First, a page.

England expects every Irishman to do this duty. Lord Nelson’s famous clarion call to his men at the Battle of Trafalgar in 1805 did not quite put it that way but the composition of his famous fleet was a much more cosmopolitan affair than the legend suggests.
A quarter of his men who can be identified were Irish, according to the UK’s National Maritime Museum and the UK National Archives.
They have examined the surviving records for all involved in Nelson’s fleet as part of a new exhibition in London which analyses the time in the 18th and 19th century when Britannia really did rule the waves.
Nelson’s fleet consisted of 33 ships and approximately 18,000 men, of whom records survive for about 12,000.
Some 3,573 sailors came from Ireland including 893 from Dublin, 632 from Cork, 187 from Waterford, 154 from Limerick, 116 from Wexford and 112 from Antrim.
There were 94 Irishmen on the flagship HMS Victory on which Nelson lost his life during the battle. There were 77 Ryans, 59 Murphys and 32 McCarthys involved.
The archivists were particularly interested in one Irishman, James Spratt, who was born in Mitchelstown, Co Cork, in 1771. He is one of the few survivors of Trafalgar who was photographed when the age of photography began in the 1830s. He had also taken part in another of Nelson's victories at the 1801 Battle of Copenhagen.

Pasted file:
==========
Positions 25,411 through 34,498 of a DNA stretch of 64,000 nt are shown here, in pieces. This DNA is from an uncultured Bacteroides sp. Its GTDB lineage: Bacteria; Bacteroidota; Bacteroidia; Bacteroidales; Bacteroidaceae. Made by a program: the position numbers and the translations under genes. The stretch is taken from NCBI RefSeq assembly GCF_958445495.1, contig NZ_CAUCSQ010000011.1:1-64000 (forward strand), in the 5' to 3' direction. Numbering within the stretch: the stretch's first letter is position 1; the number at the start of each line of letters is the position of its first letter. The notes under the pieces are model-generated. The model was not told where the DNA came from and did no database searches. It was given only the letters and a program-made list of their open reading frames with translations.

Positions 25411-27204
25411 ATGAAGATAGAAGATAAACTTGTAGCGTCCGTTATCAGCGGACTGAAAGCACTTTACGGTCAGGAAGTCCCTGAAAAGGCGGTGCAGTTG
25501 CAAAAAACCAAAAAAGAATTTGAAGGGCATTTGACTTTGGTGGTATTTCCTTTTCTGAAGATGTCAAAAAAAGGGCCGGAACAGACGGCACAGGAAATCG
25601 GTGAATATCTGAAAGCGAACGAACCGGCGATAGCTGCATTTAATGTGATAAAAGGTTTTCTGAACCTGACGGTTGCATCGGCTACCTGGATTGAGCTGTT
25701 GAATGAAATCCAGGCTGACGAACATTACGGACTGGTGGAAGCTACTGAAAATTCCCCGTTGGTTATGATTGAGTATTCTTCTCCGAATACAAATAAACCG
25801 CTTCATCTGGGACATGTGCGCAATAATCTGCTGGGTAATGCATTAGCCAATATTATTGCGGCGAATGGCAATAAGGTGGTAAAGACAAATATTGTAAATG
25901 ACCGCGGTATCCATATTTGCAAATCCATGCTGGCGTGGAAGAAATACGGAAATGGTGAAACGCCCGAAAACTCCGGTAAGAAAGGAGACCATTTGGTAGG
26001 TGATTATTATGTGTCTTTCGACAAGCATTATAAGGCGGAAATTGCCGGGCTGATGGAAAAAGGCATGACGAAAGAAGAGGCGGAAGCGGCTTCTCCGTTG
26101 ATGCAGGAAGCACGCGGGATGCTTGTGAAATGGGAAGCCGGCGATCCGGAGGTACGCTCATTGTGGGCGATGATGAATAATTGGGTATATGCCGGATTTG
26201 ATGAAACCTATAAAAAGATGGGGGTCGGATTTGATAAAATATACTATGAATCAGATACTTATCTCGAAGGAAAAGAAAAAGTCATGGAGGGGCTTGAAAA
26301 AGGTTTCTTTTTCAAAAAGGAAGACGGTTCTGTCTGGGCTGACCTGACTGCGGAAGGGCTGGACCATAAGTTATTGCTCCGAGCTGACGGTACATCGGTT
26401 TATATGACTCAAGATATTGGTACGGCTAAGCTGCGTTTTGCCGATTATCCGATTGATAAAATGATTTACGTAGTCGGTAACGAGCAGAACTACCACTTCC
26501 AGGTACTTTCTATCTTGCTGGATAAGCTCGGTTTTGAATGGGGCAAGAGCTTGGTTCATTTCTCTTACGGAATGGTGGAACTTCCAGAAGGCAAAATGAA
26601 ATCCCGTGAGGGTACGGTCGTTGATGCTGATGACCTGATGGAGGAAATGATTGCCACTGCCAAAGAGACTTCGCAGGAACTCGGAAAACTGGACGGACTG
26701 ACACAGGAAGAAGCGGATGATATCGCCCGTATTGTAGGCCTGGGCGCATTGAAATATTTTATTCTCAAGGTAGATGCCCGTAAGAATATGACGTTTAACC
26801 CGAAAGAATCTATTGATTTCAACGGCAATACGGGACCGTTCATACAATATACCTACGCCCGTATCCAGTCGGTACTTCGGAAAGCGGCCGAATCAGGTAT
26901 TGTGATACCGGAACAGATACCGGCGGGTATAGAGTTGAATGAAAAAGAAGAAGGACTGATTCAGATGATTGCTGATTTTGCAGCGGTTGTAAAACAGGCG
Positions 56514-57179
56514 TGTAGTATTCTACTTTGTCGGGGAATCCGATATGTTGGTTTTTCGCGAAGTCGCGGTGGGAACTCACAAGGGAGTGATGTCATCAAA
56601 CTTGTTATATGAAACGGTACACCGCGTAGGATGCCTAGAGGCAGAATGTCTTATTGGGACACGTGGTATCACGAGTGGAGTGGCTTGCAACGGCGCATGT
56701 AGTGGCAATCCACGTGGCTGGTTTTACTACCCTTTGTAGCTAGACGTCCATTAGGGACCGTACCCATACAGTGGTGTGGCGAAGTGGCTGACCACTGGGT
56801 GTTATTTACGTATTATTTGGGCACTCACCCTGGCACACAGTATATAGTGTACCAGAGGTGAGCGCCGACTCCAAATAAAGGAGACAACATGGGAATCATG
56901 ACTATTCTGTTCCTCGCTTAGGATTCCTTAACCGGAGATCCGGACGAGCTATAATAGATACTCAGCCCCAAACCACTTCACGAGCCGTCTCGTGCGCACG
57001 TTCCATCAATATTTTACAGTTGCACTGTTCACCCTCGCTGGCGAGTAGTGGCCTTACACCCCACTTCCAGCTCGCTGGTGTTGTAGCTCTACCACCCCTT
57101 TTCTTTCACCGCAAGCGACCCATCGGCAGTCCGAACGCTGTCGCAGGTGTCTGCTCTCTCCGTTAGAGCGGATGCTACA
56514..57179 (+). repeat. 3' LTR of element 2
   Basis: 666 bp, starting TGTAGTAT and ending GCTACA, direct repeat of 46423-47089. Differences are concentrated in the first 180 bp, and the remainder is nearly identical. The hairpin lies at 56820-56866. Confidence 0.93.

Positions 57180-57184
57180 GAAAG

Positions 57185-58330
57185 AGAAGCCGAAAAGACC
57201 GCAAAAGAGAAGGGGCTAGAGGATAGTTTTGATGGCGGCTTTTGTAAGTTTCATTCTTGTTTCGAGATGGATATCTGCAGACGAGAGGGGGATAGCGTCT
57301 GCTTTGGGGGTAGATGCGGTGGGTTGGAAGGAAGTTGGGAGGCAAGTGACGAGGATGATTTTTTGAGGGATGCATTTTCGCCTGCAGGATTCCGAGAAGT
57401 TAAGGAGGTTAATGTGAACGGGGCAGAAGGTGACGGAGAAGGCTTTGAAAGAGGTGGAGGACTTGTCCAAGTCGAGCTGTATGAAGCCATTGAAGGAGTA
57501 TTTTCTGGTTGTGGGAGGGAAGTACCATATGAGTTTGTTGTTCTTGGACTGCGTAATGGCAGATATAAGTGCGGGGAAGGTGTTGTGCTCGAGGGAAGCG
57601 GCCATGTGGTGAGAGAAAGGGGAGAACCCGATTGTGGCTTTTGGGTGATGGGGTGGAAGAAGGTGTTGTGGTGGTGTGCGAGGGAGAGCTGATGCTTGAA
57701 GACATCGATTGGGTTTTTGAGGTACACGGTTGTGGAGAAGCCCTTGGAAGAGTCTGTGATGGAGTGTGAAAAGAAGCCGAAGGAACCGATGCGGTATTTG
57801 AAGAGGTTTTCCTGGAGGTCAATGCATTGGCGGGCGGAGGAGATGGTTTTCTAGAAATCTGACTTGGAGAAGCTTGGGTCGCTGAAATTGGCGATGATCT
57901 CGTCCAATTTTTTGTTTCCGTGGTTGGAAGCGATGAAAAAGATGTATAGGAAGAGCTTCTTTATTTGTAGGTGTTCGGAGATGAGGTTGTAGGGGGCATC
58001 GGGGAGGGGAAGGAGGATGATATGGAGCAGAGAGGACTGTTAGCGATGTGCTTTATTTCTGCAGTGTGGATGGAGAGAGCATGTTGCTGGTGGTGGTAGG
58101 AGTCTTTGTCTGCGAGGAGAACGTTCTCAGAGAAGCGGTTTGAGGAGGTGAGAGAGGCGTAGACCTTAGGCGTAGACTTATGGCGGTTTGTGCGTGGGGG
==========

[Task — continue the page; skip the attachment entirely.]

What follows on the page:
Spratt was injured in the leg at Trafalgar. He refused to allow it to be amputated, but in the days following the battle the infected wound became infested with large maggots that had to be removed by a surgeon. The limb was saved, but was permanently damaged and ended up three inches shorter than his other leg.
The Battle of Trafalgar, off the coast of Spain, was the decisive naval engagement of the Napoleonic wars and a huge victory for Britain over the combined French and Spanish fleets. It put paid to any hopes Napoleon had of staging a cross-channel invasion of Britain.
The scale of Irish involvement in the Battle of Trafalgar is not a surprise, according to the National Maritime Museum's curator of naval history Dr Quintin Colville.
"The contribution of the Irish was enormous, not just about people but about provisions including beef, pork and grain. Huge amounts was coming to Britain from Ireland at the time," he said.
“It was not the case of the press gang. These men were clearly volunteers. They clearly saw the navy as a career... You’ll always see a disproportionate number coming from coastal areas, of whom many were from Ireland.”
The research shows that 10 per cent of Nelson’s navy were from outside the UK as it was then, including Frenchmen and Spaniards fighting against their own countries.
Nelson may have run up the famous signal on the morning of the battle, but in reality just over half of his men (55 per cent) were English. “England expects’ was nationalistic shorthand at the time,” said Dr Colville.
The research is being released as part of a permanent gallery entitled Nelson, Navy, Nation at the National Maritime Museum which will open on Trafalgar Day, October 21st, next week. It will chronicle the relationship between the Royal Navy and the British people between 1688 and 1815.